A job is a job is a job. When I search for Director of Content jobs in Denver, I see at least 75 results in the Google Jobs widget alone. The title doesn't pique my interest (I have it currently). The list of responsibilities is a given (I do them now). The bullets of requirements are expected (I've seen them before).
I'm not impressed or intrigued enough to change jobs. All these jobs look exactly the same. What I'd be looking for is to change companies. Industries. Countries. Cities. Brands. Teams. Projects. Growth. Culture. Impact.
I don't have to go too far out on a limb to say that other people in today's workforce, even across generations, feel the same way. Do people still want to know salary information? Yes. Do benefits still drive decisions? Of course. But we're seeing a broader attitudinal shift across the workforce today when it comes to finding, choosing and staying with a career. People are looking to work with a company, not simply for a company.
And it's a little scary for those companies.
It means there isn't a formula for winning top talent. It means companies can't rely on being a household name. t means shedding light on the good and the bad. It means having a plan for growth. It means acquiring new skills and expanding expertise. It means learning what the "right fit" is and screening out the "wrong fit." It means employer brand comes first and jobs come second.
It means we must utterly change the way we've gone about recruiting talent. How? Shifting from selling jobs to marketing your why.
The Tech Factor in Employer Branding
Marketing your brand and your why means ditching the notion that jobs are the sun: not everything revolves around the roles you need to fill. Working in this mindset requires new technology, like a Candidate Relationship Management (CRM) solution or a Recruitment Marketing Platform. Here's a look at how these technologies can help maximize your employer brand by boosting awareness, differentiating your message and nurturing candidates over time.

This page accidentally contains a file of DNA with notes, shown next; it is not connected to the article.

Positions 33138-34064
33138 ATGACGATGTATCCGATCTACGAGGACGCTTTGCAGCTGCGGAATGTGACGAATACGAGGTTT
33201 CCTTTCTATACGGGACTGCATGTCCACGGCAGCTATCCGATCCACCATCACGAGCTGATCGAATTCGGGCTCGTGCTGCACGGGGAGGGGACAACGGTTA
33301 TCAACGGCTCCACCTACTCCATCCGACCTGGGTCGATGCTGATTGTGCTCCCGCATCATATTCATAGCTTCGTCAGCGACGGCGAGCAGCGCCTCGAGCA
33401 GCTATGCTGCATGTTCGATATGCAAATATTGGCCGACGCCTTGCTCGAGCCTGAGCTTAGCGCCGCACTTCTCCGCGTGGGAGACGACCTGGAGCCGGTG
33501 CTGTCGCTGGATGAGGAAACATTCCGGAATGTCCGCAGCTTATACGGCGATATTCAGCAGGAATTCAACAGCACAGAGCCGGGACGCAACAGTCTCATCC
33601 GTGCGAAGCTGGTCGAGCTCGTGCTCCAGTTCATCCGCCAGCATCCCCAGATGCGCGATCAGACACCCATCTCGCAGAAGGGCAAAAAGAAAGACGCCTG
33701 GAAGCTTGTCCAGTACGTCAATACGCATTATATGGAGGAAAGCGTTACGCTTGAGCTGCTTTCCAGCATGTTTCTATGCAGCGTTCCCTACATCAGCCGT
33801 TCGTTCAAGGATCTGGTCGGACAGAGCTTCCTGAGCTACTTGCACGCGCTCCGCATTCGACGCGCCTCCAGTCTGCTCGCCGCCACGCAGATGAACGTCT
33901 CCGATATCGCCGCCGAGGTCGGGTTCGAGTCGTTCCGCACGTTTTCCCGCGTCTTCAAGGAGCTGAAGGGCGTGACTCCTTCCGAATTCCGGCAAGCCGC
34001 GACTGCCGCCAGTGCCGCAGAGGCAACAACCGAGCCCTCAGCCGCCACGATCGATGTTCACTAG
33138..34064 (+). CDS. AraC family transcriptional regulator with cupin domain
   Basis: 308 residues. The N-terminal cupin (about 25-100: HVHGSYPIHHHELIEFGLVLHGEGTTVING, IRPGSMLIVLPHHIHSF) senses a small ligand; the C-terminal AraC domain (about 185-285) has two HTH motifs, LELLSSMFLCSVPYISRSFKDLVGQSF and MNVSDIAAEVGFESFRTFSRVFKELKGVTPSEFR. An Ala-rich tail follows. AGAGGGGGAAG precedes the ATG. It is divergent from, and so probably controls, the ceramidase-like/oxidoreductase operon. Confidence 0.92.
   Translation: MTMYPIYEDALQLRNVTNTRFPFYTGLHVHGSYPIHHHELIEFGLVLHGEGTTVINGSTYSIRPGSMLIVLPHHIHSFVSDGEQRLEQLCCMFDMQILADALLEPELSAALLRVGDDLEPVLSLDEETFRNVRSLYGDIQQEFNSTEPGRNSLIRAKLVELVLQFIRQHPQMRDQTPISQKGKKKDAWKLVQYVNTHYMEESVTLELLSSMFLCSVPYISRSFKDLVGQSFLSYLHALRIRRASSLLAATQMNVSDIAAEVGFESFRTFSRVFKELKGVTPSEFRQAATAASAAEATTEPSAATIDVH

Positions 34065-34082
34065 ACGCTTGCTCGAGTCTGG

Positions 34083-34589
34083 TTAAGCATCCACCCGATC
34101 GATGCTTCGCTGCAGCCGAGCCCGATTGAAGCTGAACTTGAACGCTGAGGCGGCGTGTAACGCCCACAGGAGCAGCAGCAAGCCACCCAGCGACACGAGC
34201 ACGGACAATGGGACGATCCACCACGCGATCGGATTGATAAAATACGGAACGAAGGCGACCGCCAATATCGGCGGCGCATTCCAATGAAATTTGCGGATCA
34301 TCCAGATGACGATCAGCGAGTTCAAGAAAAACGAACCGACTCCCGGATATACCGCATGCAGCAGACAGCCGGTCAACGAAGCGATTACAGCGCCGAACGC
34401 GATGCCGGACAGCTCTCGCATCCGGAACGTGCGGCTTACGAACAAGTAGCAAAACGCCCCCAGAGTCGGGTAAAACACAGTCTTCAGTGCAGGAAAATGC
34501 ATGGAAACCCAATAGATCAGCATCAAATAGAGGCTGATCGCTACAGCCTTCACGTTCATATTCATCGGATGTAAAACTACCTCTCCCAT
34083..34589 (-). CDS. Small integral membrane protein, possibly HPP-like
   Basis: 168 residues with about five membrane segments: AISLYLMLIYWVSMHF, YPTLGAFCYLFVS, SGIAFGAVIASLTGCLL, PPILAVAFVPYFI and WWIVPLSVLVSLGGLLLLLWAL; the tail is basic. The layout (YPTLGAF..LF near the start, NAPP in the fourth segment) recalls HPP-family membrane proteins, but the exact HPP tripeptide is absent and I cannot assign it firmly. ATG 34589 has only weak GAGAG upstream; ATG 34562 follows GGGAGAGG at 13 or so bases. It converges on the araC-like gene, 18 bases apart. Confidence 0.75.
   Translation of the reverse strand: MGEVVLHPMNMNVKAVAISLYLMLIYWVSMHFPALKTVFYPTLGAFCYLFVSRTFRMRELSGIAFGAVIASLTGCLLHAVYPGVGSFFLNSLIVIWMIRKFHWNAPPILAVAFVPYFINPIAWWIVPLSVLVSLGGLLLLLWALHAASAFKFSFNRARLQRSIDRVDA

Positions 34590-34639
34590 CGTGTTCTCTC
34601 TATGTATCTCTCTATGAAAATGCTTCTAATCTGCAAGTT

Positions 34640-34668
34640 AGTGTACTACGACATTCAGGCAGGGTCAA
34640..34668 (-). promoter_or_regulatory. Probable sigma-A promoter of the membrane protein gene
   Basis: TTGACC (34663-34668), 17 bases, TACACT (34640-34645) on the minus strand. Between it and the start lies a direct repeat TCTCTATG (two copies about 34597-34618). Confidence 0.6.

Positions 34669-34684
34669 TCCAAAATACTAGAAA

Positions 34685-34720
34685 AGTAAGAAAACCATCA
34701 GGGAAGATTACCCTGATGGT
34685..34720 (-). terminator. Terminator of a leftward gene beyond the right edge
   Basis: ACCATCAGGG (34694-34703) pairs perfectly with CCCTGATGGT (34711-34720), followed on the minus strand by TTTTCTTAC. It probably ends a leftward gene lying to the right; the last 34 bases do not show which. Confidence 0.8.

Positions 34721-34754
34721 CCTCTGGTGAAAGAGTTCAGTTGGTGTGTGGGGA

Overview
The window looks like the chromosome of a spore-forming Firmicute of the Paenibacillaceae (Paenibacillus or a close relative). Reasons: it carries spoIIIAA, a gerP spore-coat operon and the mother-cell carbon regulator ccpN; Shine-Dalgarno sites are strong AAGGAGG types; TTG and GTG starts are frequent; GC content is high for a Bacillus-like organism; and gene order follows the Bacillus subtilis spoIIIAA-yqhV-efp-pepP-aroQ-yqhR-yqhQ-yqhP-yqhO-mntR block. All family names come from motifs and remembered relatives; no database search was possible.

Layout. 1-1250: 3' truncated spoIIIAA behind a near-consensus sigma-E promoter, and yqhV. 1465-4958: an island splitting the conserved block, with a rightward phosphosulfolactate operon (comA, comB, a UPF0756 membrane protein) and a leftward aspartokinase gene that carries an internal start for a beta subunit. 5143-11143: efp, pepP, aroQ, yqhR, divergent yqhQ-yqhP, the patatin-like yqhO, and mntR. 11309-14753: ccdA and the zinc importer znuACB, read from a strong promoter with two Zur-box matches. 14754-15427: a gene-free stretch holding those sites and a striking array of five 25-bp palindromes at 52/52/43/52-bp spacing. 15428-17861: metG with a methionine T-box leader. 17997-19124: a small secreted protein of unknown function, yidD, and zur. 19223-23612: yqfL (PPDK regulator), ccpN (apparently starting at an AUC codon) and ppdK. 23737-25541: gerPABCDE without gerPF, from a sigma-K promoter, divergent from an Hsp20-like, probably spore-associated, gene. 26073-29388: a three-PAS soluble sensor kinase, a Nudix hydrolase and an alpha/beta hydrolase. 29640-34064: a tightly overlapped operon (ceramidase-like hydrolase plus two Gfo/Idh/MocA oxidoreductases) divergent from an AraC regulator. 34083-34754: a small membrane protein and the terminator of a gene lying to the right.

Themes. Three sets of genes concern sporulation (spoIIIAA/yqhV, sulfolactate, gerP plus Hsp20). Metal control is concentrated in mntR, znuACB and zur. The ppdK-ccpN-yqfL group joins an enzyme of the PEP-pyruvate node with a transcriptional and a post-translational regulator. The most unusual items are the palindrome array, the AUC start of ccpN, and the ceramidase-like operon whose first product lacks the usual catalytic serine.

Career Site: Instead of only paying to attract talent on job boards, invest in a career site that can be your brand hub. Use custom landing pages to speak directly to your target audiences, like veterans, students or female engineers. Create unique talent network forms that encourage people to learn more about your company over time instead of applying when they aren't sure. In addition, use technology like a Recruitment Marketing Platform to ensure your career site is optimized for mobile and search, so more candidates can find you from where they likely start their career search: Google.
Email Marketing: Finding the right person (if you're a recruiter) or the company and role (if you're a job seeker) is all about timing. Great marketers excel at this: understanding how to generate interest and then nurture that interest over time based on the person, what they're looking for, what their challenges are, etc. It's personalized, it's relevant, it's consistent. It's not as simple as sending the same open job in a mass email to every person in your database. A CRM or Recruitment Marketing Platform is built to automate communication and segment messaging based on your talent pipelines. For instance, GE created a targeted email campaign to all of the women who saw the Millie Dresselhaus "Women in Engineering" video; it featured a real, female GE employee in a STEM position talking about her experience and her path. That's powerful branding and helps your candidates align their "why" with yours.
Social Campaigns: The value in using one technology solution to manage and measure all of your recruiting tactics, including social media, is that you're able to see what's working and what's not in one dashboard. Social media can't, and shouldn't, be siloed from your other strategies. Being able to track how certain content is driving clicks back to your content allows you to make better decisions about who to target on social media, what content and messaging to create and when to send that content.
Analytics: Employer brand is a squishy thing to measure. But with the right technology, you can help prove the effectiveness of certain parts of your brand: email newsletters, new career site content, job descriptions and employee videos. When you can tie higher clicks and applicant conversion rates to a better job description template, you have a proof point for continuing to invest in these types of strategies over others.
It's a brave, new world out there when it comes to talent acquisition. And to be brave, you have to be bold, smart and different. The good news? You don't have to be brave alone. Let technology help you.
Photo: Creative Commons
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